There was an interesting note in Elliotte Friedman’s 30 Thoughts this week about the Ottawa Senators.
8. MacLean said last week the Senators gave up 11 chances per game last season, and are up to 18 a night in 2013-14. That’s tough on your goalies. The organization is concerned with repeated mistakes and with the lack of progress by Jared Cowen and Patrick Wiercioch. You can see the stress on MacLean, going through his first major adversity as a head coach in an intense market. But, his job being in question makes little sense to me.
I am very skeptical that this is true. One of the things that people digging into numbers have found out is that Corsi% (or Fenwick% or Shot For%) is highly correlated with scoring chances. Eric Tulsky sums it up here:
There is a strong correlation between shot differential and scoring chance differential, so the simple shot differential tells us most of what we need to know. And since others have shown this for a team here or there, this isn’t news; the analytical community has long known that shot differential is very important and shot quality effects are minor.
I assume that MacLean is talking about scoring chances in all game states. An increase from 11 per game to 18 is astonishing. The Sens have given up 57.6 shot attempts per 60 minutes this year. Last year, they gave up 54.1 shot attempts per 60 minutes. If we look just at shots on goal, the Sens have gone from 30.8 SA/60 in 2012-13 to 34.2 SA/60 this year. So a 6.5% in shot attempts against, an 11% increase in shots against (the Sens don’t block shots) and, if MacLean is to be believed, a 64% increase in the scoring chance against rate.
I don’t believe him.
There are a lot of people scattered about the internet counting scoring chances. I was so skeptical of MacLean’s comments that I dropped a line on my Twitter feed to see if anyone was counting the scoring chances. Sure enough, a fellow by the name of @Wham_City was counting chances.
— scott (@Wham_City) April 8, 2014
The columns on the left are scoring chances in all game states; the columns on the right are scoring chances at ES. Let’s focus on the scoring chances against. He’s counted 3.5 chances more per game than the number than MacLean gave for 2012-13 and about 1.5 fewer per game than the number that MacLean gave for this year. It’s worth noting that the Senators were getting absolutely speed bagged during the period that he counted this year – they gave up about 61.4 shot attempts per 60. In other words, the time when he was counting was during the worst period of the year and he’s still not showing anything near the increase suggested by MacLean.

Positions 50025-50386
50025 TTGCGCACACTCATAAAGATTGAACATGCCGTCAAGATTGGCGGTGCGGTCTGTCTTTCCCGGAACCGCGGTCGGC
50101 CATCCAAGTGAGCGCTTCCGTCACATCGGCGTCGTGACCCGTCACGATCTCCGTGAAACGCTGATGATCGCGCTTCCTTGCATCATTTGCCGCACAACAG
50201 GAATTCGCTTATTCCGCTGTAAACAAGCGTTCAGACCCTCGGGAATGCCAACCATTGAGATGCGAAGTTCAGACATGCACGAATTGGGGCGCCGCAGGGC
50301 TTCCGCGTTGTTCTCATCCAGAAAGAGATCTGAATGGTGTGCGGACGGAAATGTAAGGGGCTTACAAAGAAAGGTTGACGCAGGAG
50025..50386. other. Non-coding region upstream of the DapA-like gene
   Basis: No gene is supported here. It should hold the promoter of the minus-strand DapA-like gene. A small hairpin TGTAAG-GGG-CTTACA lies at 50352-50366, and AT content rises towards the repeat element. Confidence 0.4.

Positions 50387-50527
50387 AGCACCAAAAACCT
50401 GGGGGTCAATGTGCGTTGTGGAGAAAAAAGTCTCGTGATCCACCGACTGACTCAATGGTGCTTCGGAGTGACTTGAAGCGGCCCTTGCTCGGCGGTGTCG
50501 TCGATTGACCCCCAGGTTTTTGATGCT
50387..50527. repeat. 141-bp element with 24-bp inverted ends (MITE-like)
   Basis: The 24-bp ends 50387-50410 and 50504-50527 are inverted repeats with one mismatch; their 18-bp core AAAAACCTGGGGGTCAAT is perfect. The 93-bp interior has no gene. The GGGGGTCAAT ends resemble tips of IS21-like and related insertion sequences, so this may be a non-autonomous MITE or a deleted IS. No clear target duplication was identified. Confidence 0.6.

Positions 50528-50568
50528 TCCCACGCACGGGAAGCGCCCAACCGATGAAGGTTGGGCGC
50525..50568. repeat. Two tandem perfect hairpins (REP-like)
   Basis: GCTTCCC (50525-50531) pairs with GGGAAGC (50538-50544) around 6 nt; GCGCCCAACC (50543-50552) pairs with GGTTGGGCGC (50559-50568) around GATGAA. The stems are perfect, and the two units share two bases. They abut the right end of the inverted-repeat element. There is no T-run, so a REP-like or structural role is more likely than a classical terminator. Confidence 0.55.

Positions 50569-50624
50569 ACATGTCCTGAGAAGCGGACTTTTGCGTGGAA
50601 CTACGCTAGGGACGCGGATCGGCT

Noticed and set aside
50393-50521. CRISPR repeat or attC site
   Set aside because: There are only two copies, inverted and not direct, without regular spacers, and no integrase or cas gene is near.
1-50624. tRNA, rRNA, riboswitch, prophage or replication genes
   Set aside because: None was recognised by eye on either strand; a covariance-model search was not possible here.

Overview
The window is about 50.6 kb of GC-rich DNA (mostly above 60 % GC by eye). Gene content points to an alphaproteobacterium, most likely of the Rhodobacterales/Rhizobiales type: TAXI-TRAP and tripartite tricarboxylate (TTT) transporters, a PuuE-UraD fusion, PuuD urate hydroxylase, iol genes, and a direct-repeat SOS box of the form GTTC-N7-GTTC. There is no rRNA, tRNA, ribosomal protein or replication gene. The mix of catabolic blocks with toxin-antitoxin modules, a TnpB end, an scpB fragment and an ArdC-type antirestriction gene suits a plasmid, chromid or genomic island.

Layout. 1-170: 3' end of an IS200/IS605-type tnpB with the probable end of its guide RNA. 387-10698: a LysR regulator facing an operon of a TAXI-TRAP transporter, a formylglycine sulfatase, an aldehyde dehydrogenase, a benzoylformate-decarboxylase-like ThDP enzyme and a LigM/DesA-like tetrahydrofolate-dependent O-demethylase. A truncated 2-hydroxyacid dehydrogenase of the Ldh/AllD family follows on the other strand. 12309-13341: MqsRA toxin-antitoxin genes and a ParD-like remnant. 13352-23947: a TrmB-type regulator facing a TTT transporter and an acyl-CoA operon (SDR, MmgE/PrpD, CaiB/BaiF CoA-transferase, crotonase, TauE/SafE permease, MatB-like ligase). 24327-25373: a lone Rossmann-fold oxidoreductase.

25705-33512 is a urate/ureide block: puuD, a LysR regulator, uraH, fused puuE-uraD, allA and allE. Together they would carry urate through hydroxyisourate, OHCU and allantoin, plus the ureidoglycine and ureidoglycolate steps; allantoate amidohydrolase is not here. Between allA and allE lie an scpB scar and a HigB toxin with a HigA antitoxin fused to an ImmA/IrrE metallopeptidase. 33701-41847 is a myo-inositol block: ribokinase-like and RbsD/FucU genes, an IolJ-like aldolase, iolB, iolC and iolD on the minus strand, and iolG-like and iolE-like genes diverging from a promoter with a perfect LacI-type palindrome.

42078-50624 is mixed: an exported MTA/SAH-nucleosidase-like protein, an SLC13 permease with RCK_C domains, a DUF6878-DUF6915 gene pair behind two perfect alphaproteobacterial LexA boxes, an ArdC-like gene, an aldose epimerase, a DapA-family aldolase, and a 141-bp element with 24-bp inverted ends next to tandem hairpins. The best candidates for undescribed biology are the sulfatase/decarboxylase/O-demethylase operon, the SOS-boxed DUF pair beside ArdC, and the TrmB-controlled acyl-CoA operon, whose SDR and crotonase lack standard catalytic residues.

Let’s deal first with the overall numbers. According to @Wham_City, the Sens gave up 0.2634 scoring chances per shot attempt against in 2012-13. I took that to four digits to distinguish it from the rate at which he found they were giving up scoring chances in the first 21 games this year: 0.2631 scoring chances per shot attempt against. If you look at scoring chances per shot against, you get 0.463 in 2012-13 and 0.451 in 2013-14. It’s bang on, which is consistent with what Tulsky found about the relationship between scoring chances and shot attempts.
If we look just at ES, we see the same thing. In 2012-13, he found 0.274 scoring chances per shot attempt. In 2013-14, he had 0.251 scoring chances per shot attempt. In 2012-13, he found 0.488 scoring chances per shot; this year, he found 0.427 scoring chances per shot. Again, it’s very similar and, if anything, the scoring chances per shot attempt or shot are down this year.
Robert P., of Jewels From The Crown chimed in with another data point about the even strength shots allowed by the Sens:
— Robert P. (@RobertJFTC) April 8, 2014
So we’ve got three pieces of data here that suggest that the Senators’ scoring chances allowed did not explode: Tulsky’s study, @Wham_City’s counts and that from Robert P. Against that, we have MacLean’s stats. I’ve got no idea what’s going on here, although I have three guesses. First, Ottawa has switched scoring chance counters this year. I don’t worry too much about who’s counting the chances – in my experience, most people who consume a lot of hockey end up with pretty similar ratios of chances for/against, particularly over an extended period of time. Second, the fact that so many goals have gone in on Ottawa’s goalies this year may have caused the counter to treat shots differently.
The third possibility, and the one I’d bet on if I had to guess, is that this is some politicking. If you’re trying to convince management (or ownership) that you need new defencemen, one way to do it is to claim that the scoring chances against have exploded. You just have to hope that management and ownership don’t know enough about the relationship between scoring chances and shot attempts to get suspicious.Email Tyler Dellow at email@example.com